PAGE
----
Rethinking the way the world deals with refugees


Filed under: Development Human rights and rule of law Migration and remittances Peace and security Social inclusion


Syrian refugees Sfook Ali Alhelal and Fatima Hushein sit with their family in a two-room apartment in Amman, Jordan. They fear being evicted because they are struggling to pay the rent. (Freya Morales / UNDP)

A year ago, masses of people fleeing conflict in Syria, Iraq and Afghanistan began to stream through the  western Balkans on their way to northern Europe. Like anyone following the news closely, I was deeply moved by the chaotic scenes of crowded fields and train stations.

A year on, these images have all but disappeared, but the numbers are telling a very different story. According to the International Organization for Migration, by July this year arrivals were up 17% compared  with arrivals during the first seven months last year, many of them arriving through Italy and Greece.

Europe’s migration crisis is showing no signs of abating. That’s because the crises fueling it are intensifying, uprooting ever growing numbers from their homes. It doesn’t help that refugees are being quarantined or spurned in many places where they set foot. Those kind of measures create even more poverty and despair among already traumatized people. Read more »

No longer in the dark ages: Solar power brings life to rural Croatia


Filed under: Development Social innovation

Milka and Stevo Balać in front of their solar system in Cikote (Photo: Mislav Kirac)

What if you lived far from the grid? If you wanted power desperately but could not access it?

In the small village of Cikote, Milka and Stevo Balac have been living without electricity for more than 10 years.

Dusty light-bulbs are still in their fixtures, but they are just a memory of what it was like to have a light, refrigerator and a radio. By the time I first met them, both Milka and Stevo had lost any hope for ever getting back access to electricity. Read more »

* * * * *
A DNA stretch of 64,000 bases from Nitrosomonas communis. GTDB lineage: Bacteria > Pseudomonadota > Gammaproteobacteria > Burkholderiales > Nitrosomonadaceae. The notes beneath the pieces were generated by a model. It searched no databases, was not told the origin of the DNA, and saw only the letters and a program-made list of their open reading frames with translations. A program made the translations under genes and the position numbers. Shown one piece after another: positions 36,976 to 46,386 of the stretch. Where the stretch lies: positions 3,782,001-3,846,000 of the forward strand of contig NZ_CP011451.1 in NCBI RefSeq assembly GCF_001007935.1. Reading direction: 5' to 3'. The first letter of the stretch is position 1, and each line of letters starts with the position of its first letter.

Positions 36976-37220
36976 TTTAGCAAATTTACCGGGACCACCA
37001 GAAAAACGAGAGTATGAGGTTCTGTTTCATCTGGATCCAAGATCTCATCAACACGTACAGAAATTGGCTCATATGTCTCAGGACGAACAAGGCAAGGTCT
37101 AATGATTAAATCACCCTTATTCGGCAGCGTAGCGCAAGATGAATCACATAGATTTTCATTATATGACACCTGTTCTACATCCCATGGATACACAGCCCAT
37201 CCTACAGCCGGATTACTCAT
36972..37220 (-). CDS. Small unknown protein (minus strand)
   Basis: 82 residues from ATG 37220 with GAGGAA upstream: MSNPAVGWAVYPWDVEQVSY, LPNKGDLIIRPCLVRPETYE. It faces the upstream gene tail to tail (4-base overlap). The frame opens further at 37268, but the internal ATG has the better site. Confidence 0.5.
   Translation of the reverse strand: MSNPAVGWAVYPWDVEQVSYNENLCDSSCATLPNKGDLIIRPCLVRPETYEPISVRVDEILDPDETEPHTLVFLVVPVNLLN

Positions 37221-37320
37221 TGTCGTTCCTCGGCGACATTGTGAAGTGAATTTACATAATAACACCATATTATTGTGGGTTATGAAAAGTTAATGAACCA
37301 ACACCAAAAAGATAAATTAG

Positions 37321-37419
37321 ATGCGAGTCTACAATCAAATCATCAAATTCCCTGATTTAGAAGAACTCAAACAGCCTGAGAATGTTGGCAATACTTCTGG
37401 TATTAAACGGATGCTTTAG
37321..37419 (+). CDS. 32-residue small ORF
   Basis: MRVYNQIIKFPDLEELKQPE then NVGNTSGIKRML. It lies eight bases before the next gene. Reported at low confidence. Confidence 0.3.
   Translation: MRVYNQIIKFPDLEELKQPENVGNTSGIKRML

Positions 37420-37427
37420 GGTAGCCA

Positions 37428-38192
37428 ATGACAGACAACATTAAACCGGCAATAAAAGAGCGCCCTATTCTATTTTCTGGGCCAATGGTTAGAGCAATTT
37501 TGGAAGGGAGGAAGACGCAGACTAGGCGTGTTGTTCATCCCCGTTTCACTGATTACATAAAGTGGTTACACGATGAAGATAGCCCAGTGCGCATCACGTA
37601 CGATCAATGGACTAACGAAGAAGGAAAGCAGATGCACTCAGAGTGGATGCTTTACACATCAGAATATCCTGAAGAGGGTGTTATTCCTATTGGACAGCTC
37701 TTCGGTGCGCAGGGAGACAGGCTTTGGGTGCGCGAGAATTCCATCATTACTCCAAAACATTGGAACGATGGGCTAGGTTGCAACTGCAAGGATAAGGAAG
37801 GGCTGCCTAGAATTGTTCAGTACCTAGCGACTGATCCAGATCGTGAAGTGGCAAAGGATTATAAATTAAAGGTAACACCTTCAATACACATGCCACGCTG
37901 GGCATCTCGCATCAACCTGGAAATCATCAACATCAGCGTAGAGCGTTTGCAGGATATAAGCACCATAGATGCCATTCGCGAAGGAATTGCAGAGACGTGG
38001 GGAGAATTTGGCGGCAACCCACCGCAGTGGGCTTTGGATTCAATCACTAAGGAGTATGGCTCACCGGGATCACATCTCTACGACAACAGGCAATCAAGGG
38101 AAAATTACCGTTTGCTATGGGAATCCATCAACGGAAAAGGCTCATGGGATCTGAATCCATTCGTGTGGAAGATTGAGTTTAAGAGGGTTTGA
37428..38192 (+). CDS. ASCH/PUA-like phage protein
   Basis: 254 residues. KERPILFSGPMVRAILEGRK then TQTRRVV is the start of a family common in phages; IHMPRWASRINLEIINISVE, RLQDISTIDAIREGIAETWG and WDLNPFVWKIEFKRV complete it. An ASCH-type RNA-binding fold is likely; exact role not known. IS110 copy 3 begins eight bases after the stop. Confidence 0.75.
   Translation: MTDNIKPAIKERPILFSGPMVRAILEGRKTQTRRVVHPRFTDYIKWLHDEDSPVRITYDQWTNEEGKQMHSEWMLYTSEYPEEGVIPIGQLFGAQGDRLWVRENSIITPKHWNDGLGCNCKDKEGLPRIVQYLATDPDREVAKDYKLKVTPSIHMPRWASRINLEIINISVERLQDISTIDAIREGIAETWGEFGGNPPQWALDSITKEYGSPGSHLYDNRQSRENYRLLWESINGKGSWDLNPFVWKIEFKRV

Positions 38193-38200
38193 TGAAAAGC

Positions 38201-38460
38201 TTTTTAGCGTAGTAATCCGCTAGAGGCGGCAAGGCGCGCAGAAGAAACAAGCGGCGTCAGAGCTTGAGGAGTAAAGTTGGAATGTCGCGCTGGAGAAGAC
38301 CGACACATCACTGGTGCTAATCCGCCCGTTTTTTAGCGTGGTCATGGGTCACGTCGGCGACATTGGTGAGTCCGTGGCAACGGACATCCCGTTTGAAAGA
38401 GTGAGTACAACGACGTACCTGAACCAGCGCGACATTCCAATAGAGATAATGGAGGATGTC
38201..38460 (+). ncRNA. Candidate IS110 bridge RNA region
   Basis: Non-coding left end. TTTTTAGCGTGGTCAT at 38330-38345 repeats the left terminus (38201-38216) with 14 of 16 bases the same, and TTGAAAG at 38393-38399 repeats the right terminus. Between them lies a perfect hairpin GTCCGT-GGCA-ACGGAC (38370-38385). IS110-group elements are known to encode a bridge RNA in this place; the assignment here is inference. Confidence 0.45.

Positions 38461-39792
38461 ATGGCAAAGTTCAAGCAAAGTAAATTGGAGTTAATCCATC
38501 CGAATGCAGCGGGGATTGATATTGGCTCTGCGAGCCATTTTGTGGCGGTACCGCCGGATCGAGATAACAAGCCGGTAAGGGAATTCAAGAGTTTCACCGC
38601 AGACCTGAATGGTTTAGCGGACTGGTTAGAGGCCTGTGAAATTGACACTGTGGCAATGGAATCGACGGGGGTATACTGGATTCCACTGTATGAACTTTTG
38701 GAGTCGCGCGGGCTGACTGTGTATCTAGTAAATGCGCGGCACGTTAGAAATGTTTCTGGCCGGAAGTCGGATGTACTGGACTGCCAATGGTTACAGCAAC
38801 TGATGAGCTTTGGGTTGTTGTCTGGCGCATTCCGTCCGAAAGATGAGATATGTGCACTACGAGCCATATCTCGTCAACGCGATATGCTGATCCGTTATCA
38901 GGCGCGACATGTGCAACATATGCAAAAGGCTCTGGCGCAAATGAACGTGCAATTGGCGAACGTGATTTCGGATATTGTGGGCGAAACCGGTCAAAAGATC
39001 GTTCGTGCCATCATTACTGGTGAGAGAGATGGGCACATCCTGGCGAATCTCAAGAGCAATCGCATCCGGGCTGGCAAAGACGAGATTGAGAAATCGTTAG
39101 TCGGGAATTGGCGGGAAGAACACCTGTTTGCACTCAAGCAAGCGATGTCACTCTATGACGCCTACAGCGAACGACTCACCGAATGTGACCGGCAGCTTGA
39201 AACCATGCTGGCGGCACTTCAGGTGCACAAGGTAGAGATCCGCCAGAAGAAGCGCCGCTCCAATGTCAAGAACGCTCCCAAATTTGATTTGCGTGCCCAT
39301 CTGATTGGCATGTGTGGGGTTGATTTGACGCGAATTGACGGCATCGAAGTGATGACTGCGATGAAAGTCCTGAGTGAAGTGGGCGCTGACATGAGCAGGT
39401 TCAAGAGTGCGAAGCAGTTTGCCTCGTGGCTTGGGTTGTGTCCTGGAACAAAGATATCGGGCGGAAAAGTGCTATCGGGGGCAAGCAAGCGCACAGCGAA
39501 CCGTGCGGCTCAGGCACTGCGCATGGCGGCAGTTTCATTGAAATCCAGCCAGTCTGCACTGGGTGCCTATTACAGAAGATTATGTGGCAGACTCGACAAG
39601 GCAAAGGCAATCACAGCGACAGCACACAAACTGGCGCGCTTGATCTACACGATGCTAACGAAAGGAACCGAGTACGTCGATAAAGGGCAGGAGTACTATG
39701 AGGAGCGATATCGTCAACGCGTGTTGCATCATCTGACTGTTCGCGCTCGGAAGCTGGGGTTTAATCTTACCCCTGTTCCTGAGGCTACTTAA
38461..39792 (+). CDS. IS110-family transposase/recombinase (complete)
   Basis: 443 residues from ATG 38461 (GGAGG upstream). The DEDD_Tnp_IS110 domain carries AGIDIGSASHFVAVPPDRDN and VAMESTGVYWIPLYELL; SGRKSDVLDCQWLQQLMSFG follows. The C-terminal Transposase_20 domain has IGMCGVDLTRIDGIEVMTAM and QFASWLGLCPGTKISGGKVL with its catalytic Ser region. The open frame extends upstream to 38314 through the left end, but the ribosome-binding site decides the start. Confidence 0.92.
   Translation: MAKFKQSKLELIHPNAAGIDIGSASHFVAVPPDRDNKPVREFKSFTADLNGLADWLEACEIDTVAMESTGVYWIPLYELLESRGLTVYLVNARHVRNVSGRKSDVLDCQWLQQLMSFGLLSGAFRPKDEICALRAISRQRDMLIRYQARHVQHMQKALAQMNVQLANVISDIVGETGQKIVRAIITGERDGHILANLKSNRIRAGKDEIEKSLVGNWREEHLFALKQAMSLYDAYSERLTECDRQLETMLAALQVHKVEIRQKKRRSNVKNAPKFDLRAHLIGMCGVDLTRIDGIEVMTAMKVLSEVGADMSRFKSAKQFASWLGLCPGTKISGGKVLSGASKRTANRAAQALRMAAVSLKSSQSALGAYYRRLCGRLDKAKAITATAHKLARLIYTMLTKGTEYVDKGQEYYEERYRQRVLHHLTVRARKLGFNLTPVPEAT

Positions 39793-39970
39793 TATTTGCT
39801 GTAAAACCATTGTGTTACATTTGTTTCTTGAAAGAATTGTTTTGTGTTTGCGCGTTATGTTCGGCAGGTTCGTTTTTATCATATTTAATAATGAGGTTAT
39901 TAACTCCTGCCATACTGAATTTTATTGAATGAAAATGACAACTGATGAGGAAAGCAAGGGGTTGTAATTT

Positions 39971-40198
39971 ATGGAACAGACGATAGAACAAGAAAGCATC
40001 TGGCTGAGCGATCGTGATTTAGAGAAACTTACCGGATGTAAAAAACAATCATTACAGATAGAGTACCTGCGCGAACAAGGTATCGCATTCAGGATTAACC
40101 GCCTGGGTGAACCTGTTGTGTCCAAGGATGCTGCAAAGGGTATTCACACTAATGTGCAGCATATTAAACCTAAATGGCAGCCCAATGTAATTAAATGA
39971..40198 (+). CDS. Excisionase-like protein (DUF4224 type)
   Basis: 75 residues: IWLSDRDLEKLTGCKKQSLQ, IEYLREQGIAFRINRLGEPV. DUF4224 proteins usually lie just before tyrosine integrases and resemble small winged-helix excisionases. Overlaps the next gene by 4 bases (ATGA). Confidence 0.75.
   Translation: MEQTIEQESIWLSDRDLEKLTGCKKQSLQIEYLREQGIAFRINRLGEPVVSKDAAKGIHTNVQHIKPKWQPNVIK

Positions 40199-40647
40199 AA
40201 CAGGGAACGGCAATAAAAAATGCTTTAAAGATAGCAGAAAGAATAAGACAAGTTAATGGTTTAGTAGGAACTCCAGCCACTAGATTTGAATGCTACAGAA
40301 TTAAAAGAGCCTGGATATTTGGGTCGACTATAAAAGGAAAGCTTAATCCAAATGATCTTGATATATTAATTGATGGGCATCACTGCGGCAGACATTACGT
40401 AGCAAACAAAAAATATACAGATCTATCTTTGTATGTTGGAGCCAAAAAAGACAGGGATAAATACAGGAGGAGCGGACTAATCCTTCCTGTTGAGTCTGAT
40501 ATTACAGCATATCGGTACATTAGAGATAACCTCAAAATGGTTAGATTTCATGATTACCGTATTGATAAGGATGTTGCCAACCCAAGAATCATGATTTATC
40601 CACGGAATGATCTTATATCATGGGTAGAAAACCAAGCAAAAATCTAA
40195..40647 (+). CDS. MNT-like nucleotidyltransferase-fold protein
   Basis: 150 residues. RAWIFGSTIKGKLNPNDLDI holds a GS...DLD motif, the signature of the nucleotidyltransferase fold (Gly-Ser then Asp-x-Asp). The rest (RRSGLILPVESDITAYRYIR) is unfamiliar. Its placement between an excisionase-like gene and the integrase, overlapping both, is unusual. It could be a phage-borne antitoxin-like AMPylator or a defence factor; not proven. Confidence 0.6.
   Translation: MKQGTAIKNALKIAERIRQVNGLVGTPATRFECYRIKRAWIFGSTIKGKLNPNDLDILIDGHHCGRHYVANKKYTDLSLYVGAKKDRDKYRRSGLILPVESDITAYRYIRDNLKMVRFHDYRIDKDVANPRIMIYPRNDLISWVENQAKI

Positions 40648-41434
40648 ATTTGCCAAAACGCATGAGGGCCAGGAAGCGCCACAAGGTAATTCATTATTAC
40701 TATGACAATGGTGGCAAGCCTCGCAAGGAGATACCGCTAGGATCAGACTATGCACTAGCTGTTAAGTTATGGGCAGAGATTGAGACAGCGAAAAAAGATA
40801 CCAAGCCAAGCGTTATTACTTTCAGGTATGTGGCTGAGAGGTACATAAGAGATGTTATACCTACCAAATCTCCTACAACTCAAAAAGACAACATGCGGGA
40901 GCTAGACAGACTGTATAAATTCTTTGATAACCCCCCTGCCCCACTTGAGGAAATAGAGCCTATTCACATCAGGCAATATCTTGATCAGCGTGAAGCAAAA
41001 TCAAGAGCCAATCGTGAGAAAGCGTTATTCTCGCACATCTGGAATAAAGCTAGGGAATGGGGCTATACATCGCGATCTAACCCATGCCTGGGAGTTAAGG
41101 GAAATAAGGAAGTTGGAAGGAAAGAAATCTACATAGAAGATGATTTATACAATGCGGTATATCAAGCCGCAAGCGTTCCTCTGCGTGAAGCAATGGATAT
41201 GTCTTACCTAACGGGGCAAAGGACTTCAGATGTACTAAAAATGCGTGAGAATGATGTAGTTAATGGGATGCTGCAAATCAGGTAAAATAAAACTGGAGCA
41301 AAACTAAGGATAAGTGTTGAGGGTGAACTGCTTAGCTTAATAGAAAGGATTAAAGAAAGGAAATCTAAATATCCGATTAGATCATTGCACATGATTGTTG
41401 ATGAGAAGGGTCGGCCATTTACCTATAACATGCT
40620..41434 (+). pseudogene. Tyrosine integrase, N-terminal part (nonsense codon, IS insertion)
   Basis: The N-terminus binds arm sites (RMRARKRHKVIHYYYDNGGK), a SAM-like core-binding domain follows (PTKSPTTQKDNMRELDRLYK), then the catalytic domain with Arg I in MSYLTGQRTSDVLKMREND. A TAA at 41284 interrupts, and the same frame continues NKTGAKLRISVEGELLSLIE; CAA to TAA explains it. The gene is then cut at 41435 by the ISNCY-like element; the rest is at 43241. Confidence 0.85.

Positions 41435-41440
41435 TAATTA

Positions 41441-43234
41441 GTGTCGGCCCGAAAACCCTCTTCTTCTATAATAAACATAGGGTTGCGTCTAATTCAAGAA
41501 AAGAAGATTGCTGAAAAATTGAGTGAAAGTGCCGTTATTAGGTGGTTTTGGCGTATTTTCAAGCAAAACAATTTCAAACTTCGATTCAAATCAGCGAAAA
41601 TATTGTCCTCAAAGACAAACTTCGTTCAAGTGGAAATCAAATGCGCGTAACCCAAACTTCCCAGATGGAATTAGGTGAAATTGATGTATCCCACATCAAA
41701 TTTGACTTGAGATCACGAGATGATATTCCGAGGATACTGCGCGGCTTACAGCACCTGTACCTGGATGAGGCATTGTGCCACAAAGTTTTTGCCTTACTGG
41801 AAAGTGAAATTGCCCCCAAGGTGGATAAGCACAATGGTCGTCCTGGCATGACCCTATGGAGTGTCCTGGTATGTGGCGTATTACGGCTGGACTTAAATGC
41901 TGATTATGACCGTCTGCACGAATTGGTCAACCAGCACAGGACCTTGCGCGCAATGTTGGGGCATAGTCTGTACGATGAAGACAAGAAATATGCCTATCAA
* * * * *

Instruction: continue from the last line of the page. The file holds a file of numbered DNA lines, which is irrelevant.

United by a passion for a stronger world


Filed under: Development


It’s International Youth Day! Over the last two years, UNDP in Azerbaijan has collaborated to establish a Model United Nations and boost the MUN movement in the country.

The Model UN movement unites youth from different educational backgrounds and social status. Their shared interest in global affairs unites them, creating a strong network of Azerbaijani youth. Nearly 900 young people have participated.

What is that experience like for a young Azerbaijani? 21-year old Sheyda Karimova, majoring in American Studies, writes about her experience.

Day 1

It’s 8.30 and the bus is packed with sleepy people who have little idea what awaits them in the upcoming days.

We’re on our way to the Model UN conference. The introvert in me is panicking. What have I got myself into?

Read more »

Step aside, Pokemon Go: Moldova goes Mega to fight climate change


Filed under: Climate change Development 2.0

Dried Fruit and Nuts exhibition, UNECE 66th Session, 14 April 2015, Geneva. The Nuts and Dried Fruit exhibition shows how UNECE agricultural standards facilitate international trade and warrant quality and food safety. It offers visitors a unique possibility to taste products from all over the world.

The economic losses of Moldova related to natural disasters are almost 61 million USD.

The disastrous droughts of 2007 and 2012 affected over 70 per cent of the territory of the country. They were also historically the most severe droughts in the entire instrumental record period.

Though the intensity and frequency of such disasters are expected to increase, it is not easy to start a public debate about climate change.

Even beyond Moldova, climate change is often considered a myth, and it often takes a lot of work – and creativity – to convince people that it is real, that it is happening now and that we need to act.

So we wondered: Could we use gaming as a way to raise awareness?

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Controlling guns protects women and a law obeying society


Filed under: Gender equality Human rights and rule of law Peace and security


I am deeply saddened by the tragedy Serbia has faced, where a recent mass shooting left five people dead and twenty injured.